Dave Kinsey 2013-08-23 00:23:43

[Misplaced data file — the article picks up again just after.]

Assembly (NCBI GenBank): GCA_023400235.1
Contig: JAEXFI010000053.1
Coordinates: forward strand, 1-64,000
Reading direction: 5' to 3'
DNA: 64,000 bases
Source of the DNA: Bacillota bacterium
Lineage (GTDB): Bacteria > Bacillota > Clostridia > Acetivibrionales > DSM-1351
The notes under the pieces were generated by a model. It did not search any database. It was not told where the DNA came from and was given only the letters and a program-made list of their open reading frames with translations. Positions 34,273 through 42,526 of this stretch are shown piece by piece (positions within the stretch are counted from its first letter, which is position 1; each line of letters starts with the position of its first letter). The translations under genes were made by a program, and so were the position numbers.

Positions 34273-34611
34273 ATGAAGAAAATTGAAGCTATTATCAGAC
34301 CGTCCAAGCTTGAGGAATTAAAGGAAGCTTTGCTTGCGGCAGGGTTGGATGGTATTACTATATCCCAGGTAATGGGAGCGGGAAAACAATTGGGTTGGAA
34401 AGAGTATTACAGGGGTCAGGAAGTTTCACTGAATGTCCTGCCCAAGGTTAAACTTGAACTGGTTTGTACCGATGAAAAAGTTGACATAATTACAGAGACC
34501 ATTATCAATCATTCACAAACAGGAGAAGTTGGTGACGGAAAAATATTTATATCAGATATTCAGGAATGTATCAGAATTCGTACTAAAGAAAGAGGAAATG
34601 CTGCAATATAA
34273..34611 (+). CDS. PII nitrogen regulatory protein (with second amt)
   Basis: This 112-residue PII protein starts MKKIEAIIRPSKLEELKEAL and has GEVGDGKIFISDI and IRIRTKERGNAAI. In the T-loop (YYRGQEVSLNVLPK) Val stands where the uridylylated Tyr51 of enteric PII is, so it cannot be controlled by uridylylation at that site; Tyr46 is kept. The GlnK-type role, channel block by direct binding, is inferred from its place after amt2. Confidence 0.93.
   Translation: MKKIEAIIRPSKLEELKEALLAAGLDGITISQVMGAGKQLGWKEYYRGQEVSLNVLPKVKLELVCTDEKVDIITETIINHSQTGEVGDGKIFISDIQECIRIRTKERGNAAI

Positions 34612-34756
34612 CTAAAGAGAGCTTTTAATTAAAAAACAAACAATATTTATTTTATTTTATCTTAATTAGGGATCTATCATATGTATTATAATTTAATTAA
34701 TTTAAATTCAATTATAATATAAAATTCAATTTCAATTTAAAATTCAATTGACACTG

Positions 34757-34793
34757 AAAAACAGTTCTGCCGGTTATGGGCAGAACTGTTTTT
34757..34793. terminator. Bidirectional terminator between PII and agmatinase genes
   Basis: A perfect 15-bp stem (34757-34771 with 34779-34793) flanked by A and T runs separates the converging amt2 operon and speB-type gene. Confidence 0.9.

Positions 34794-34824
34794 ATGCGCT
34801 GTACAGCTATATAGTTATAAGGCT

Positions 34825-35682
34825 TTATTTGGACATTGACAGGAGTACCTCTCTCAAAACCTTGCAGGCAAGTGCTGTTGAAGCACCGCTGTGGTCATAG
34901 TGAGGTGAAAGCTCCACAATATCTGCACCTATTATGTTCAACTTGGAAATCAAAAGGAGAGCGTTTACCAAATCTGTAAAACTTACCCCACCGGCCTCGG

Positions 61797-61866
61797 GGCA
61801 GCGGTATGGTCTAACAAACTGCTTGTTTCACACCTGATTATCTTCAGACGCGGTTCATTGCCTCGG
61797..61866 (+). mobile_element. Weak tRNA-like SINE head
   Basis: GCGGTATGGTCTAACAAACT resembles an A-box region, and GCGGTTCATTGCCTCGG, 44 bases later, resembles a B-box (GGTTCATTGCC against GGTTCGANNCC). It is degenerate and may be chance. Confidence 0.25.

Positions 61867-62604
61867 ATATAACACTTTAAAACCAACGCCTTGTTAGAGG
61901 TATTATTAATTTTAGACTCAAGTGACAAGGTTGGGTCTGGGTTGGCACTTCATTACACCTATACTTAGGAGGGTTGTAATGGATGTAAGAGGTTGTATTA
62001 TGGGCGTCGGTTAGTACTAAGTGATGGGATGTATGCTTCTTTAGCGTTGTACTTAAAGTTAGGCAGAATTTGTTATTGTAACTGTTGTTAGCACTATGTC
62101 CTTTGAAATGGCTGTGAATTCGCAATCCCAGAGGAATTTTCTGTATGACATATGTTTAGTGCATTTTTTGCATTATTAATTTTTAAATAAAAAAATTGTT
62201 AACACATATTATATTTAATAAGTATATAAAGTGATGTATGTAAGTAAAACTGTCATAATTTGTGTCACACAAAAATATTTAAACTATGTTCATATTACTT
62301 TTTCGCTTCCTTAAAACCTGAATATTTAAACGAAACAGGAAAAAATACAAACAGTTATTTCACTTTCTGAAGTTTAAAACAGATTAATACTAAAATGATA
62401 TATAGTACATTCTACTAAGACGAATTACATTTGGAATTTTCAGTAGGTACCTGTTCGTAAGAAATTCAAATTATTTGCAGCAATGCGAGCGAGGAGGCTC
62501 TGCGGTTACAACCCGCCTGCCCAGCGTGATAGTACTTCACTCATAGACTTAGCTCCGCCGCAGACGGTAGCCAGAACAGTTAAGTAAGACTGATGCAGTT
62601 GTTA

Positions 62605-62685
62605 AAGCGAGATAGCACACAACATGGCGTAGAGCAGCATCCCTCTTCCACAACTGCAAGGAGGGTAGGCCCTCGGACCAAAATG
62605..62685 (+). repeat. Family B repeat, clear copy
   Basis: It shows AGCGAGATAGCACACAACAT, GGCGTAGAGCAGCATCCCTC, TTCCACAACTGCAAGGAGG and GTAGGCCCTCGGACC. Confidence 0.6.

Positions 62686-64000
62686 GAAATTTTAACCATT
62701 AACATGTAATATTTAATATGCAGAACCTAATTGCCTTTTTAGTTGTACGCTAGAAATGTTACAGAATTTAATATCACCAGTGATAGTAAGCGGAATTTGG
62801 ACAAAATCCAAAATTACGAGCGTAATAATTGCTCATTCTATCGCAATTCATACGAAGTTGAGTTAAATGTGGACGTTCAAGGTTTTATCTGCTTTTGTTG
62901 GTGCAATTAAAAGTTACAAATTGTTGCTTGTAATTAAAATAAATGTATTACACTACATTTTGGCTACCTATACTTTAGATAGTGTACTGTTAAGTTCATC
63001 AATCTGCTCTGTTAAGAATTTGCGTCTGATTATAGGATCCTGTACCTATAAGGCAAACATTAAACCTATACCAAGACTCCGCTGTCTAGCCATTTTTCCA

Working in a Mobile World With Windows 8.1 I’m writing this article on an airplane as I return from vacation on my Microsoft Surface (the standard model, not the Surface Pro). It is travel-friendly, fits neatly on my tray and comes loaded with Office 2013. My wife Stephanie is busily working on my new favorite device, the Lenovo Yoga 13. I recently purchased the Yoga for her before going on our trip and I’m jealous. I will soon be buying a Yoga 13 for myself and the Surface will become a hand-me-down. The Yoga runs full Windows 8 (not RT like the Surface) and at 13 inches, the screen is large enough to perform serious work. The Yoga has an excellent keyboard, yet I frequently find myself using it as a tablet (flipping the keyboard back automatically disables the keys when in “tablet mode”). The Yoga 13 is admittedly a gargantuan tablet, but if I need something smaller I have my phone. I am perplexed by Surface Pro. It’s thicker and heavier than the standard Surface to the point where it’s nearly as heavy as the Yoga, yet the 10.6” screen is the exact same size as its cheaper cousin – who would want a Surface Pro when they can get a Yoga for similar or less money? Windows 8, which powers all of these new devices, is a bold attempt to unify PCs and tablets. However, with only 5 percent current market share for Windows 8, it’s been tough sledding for Microsoft. There’s no start button and simple operations like reboot and shutdown are difficult to figure out at first. Windows 8 includes two versions of Internet Explorer which work very differently (a “touch” version and a “traditional” one). After getting used to it, I find Windows 8 serviceable, but I can’t say I like it better than Windows 7 for a desktop system. Windows 8 is more “touch-screen friendly” than Windows 7. This is why, for desktop systems, where people haven’t been asking for touch, I recommend sticking with Windows 7 for the immediate future. There’s little benefit to Windows 8 if you’re not going to be working with touchscreens and even with touchscreens there are training concerns. Microsoft is including modest adjustments in an 8.1 release which may help a bit. As we go to press, the release date for 8.1 was not yet announced, but was expected to be in September or October. For clients who have already taken the plunge, we’ve provided enhancements to help systems act more like Windows 7. Through the use of software called Classic Start and setting the start-up configuration to go directly to “Desktop” mode, we’ve been able to provide a more familiar experience. Software like Classic Start may be short-lived as Windows 8.1 will provide an icon to access the new Windows 8 Start Screen and more adjustments are likely over time. I am proud to say that I never recommended or deployed Windows Vista for a single client. Long before Windows 7 was released, however, it was clear that it was everything we had hoped Windows Vista would be. We began rapidly deploying the 64-bit version of Windows 7 soon after its release (skipping 32-bit Windows 7 entirely). I still recommend 64-bit Windows 7 for mainstream deployment and Windows 8 where specific touch-screen devices are desired. As Windows 8.1 is released and has time to prove itself, very controlled desktop deployments will likely make sense in specific situations. It’s not as clear if/ when Windows 8.1 will make sense for mainstream deployment on desktop systems. Microsoft has not announced if/when they intend to stop allowing Windows 7 to be bundled with new hardware and “force” a shift to Windows 8. Microsoft never took this step and forced anybody to Vista, but did with Windows 7 when Windows XP was forcefully decommissioned. Devices like the Yoga are the most compelling reason for Windows 8. Other useful Windows 8 devices will be introduced over time and the upcoming Windows 8.1 release will only help make these more attractive. With any deployment and upgrade, careful planning and testing is essential. Dave Kinsey is the owner and president of Total Networks. Total Networks is the technology partner to many law firms throughout Arizona. Services include document management, backup and disaster recovery, business communications and general IT support (for firms with or without in-house technical staff).
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